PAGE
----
VERY Hard Water. Do I need softer water?

Discussion in 'Freshwater Beginners' started by yorkiemad00, Apr 3, 2012.

  1. yorkiemad00New MemberMember

    I have read quite a few forums and web pages and have got very confused. The tap water in the area a live in is extremely hard. The GH and KH is out of the range of my testing kit but pH seems to be ok (~7.5-8).
    I am in the early stages of cycling and it is quite heavily planted with stone and some bogwood. I am very wary of water softening pillow as they can add Na+ ions to the water which I know are not great for freshwater fish. Tank is only 70L.
    Is there anything I can do to lower the hardness of my water and is it really necessary? I wasn't planning on keeping cichlids but hoping for the more typical tropical fish such as tetras and corys that I grew up with.

    I am not willing to invest in an RO unit. It it alright to use bottled water such as the cheap "table water"?
    Last edited: Apr 3, 2012
  2. jdhef

    jdhefModeratorModerator Member

    I really don't know whether the hard water would be a problem or not. But if you wanted to soften your water you could mix the bottled water with your tap water (maybe 50-50 would get you where you want to be hardness wise). But then you really need to be careful when doing water changes that you mix the same ratio (within reason) each time. You really don't want any swings in your water parameters.
  3. ryanr

    ryanrModeratorModerator Member

    Welcome to Fishlore :;hi2

    What test kit are you using for GH/KH - I'm puzzled that a liquid test is "out of range" (as they are a drop by drop measure). Can you confirm your water quality with the local water authority (they normally publish a report)
    pH 7.5 to 8 is a fairly wide "range", and depending on the test kit you are using, may not be an accurate reading (i.e. API low range vs hi range pH).
    Can you let us know what test kit you are using, because the maths/science isn't lining up in my head.

    Tests aside - and to answer the question - yes you can use bottled water - or depending on what you want to keep, it's perfect for some cichlids!

  4. OP

    yorkiemad00New MemberMember

    Thanks for the advice
    I'm looking into getting some liquid tests. I have been using the test strips. These only go up to GH 180ppm and KH 240ppm.
    My pH has dropped significantly since the addition of plants and bogwood but I am concerned that the GH and KH doesnt appear to have moved. I will be working towards keeping it stable before I add any fish.
  5. OP

    yorkiemad00New MemberMember

    I did get some bottled water to try but it appears to be as hard as the local water.

    Found a report on the local water. It is extremely hard, 292mg/l of calcium carbonate, well beyond the range of the test strips with a pH of 7.3. Not as high as I would have thought.
    Last edited: Apr 4, 2012
  6. ryanr

    ryanrModeratorModerator Member

    Ah, now the out of range makes sense (test strips)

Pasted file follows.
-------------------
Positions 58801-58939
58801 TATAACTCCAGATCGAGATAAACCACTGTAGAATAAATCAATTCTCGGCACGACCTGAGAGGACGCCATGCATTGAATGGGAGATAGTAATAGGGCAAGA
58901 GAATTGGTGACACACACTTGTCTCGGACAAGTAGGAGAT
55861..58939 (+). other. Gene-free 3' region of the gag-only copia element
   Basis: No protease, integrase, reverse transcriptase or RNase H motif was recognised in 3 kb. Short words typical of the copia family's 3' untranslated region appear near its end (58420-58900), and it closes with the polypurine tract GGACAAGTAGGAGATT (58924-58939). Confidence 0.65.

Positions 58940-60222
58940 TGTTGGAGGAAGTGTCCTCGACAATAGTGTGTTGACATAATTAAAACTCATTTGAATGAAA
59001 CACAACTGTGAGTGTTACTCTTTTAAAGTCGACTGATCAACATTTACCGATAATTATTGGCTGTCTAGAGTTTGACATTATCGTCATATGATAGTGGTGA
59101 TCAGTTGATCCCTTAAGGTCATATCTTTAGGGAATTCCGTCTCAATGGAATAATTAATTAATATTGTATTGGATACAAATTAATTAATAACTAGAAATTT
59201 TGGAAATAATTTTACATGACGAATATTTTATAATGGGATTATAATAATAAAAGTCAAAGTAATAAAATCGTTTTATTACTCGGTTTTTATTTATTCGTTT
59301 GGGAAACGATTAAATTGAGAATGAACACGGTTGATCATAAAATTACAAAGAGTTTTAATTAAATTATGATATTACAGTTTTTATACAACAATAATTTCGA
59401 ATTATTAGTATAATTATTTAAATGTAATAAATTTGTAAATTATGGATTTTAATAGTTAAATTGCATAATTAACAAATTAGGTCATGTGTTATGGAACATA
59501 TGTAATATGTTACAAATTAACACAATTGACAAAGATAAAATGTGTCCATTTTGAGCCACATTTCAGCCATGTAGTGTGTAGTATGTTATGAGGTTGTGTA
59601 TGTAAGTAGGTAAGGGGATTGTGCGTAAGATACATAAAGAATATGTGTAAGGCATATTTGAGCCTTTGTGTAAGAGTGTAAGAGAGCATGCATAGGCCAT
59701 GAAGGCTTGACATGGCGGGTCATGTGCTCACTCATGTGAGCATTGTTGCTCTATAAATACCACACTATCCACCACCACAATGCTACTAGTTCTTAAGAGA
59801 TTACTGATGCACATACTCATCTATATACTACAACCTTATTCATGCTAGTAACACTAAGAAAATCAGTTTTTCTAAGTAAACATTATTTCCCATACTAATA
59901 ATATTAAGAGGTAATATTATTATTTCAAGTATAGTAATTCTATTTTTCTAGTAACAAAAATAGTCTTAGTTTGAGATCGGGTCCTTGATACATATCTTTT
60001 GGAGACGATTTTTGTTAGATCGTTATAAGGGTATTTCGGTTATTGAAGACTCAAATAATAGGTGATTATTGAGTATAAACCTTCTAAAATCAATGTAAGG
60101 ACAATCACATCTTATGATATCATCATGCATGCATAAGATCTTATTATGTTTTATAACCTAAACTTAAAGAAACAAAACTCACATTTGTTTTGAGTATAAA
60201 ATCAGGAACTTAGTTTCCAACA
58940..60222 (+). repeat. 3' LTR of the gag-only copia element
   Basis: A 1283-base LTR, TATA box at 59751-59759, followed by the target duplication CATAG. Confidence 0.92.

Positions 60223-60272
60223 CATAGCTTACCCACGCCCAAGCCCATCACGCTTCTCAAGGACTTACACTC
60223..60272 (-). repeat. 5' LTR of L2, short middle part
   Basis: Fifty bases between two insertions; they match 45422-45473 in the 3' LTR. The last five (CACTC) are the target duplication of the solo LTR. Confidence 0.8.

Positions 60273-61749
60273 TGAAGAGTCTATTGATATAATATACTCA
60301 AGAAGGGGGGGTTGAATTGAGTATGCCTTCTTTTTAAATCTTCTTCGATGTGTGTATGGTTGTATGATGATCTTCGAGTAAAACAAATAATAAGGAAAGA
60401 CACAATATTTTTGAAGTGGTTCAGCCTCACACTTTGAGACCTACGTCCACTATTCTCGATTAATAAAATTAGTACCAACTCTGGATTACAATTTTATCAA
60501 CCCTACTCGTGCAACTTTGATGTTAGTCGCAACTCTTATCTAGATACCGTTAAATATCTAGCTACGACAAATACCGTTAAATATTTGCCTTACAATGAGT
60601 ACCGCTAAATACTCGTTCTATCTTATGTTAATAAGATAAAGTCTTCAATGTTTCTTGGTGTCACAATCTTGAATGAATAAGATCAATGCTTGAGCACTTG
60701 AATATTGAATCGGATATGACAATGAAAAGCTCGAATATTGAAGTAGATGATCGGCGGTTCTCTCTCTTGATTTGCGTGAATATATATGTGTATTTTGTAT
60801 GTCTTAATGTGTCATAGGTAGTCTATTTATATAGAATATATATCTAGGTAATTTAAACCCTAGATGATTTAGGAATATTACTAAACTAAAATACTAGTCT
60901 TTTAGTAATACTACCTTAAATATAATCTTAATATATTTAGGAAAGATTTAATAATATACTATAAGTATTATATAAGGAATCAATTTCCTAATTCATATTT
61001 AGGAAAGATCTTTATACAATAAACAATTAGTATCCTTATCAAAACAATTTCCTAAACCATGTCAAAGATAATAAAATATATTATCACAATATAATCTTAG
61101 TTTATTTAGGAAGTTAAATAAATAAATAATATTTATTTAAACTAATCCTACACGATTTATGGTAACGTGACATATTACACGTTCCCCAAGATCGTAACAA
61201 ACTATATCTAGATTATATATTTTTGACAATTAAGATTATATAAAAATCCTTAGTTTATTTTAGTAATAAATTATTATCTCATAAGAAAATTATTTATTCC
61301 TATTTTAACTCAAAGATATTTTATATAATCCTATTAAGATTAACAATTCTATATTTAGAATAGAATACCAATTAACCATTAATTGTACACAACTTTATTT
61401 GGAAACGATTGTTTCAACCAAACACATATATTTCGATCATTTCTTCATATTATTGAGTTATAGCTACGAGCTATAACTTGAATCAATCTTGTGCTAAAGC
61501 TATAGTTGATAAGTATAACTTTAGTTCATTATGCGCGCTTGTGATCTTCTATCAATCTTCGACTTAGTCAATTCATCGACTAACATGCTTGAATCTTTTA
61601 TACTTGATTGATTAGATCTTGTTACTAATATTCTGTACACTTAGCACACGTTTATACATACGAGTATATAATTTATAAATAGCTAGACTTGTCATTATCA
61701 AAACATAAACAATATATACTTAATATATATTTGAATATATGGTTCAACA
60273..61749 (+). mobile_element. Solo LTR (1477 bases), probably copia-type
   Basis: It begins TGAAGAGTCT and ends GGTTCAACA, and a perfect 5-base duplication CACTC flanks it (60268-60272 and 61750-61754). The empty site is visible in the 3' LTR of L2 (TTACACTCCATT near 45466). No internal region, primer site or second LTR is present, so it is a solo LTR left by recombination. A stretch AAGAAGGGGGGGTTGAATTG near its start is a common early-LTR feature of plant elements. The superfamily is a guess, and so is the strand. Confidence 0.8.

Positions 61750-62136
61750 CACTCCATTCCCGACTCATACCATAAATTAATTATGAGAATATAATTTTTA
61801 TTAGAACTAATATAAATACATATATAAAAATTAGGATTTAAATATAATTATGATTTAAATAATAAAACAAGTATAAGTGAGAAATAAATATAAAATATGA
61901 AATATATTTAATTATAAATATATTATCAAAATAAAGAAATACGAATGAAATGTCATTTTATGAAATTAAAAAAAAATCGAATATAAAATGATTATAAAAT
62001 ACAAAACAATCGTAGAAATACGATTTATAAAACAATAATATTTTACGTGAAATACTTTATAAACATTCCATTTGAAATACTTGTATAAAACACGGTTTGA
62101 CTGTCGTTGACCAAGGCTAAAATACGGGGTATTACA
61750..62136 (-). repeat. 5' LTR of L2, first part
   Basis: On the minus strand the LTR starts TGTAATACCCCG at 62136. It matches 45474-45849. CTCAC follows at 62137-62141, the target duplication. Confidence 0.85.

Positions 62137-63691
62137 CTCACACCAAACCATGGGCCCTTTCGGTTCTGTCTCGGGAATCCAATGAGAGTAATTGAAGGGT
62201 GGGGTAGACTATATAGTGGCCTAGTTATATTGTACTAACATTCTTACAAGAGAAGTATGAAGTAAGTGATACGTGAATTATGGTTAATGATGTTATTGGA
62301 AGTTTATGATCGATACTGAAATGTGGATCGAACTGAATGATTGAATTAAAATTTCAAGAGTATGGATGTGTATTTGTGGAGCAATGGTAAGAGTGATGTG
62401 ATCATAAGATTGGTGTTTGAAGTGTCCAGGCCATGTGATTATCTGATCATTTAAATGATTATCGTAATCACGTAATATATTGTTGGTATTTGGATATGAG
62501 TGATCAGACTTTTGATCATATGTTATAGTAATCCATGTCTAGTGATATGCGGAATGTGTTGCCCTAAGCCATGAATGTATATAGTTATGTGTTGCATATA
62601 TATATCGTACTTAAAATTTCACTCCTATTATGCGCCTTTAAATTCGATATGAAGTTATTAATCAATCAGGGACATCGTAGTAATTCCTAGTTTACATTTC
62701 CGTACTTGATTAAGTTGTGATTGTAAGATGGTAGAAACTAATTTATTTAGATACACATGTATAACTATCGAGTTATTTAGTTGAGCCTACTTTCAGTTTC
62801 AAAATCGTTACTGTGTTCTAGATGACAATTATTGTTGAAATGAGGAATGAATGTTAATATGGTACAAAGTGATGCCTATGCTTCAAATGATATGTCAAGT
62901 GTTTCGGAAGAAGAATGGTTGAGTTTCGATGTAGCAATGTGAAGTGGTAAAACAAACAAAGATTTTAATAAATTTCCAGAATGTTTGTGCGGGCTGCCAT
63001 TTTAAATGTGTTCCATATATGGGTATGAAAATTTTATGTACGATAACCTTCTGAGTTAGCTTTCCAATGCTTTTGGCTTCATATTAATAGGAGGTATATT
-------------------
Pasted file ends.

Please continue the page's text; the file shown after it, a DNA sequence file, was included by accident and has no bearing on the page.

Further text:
Well there's your high KH reading! :) I'm guessing your drinking glasses have a nice 'coating' from the dishwasher, and water from the tap has bubbles in it ;)

    Just a though on RO/DI water - yes, it can be expensive to buy your own equipment, an alternative may be to find a local salt water/marine LFS - many of them sell RO/DI water by the gallon/litre. For a 70L tank, it may be fairly cost effective to buy it from them as opposed to the water from a Tesco or similar. Just a thought.

    It's going to take a while to bring KH (and subsequently pH) down, but after a few weeks of water changes, you should start to see a difference.

    When you do get to the desired levels, and if you choose to use RO water, remember you'll need to buffer the change water to maintain your levels. You could do this with any number of buffering products/methods available, or simply mix in some tap water with the RO.
  7. psalm18.2

    psalm18.2Fishlore LegendMember

    Could the UP use peat moss to lower hardness?
  8. RainSong1

    RainSong1Valued MemberMember

    The fish you are planning to keep tend to be very robust and may not be too finicky about the hardness. In general, the more you try to control water parameters artificially, the more likely you are in having difficulty keeping a constant environment for your fish. And the parameter swings that result could cause more harm to your fish than the high hardness. ... just a thought.
  9. iZaO JnrWell Known MemberMember

    at 292mg/l that is really high. It's not often i've seen that! ;D

    As for the options... You can mix RO water and tap water instead of using only RO water and an expensive buffer

    Otherwise consider some tanganyikan shelldwellers for your tank :)
  10. jbdub

    jbdubValued MemberMember

    Must....not.......say...."that's what she said"........
  11. ploopy

    ploopyValued MemberMember

    I use well water also{extremely hard }and very high in iron.Ph 8.4.I put my water in a tub and use a filter ,use prime to bind the rust together.I raise many different kinds of fish.I have 13 freshwater tanks and never had a problem.Just make sure to acclimate the new fish slowly.
  12. iZaO JnrWell Known MemberMember

    I agree... all the common fish kept in our hobby will be fine, just acclimate them VERY slowly and VERY carefully.

    There are very few fish that wont adjust to most water sources. Personally, i wouldnt adjust the water in the tank for one reason. Once the tank water is lower than the source water, everytime a water change is done, the fish are put through some degree of pH shock. In my mbuna tank i have to rasie the source water with a buffer and 48 hours of filtration becasue of this. Believe me, i would be happier if i didntr have to do that

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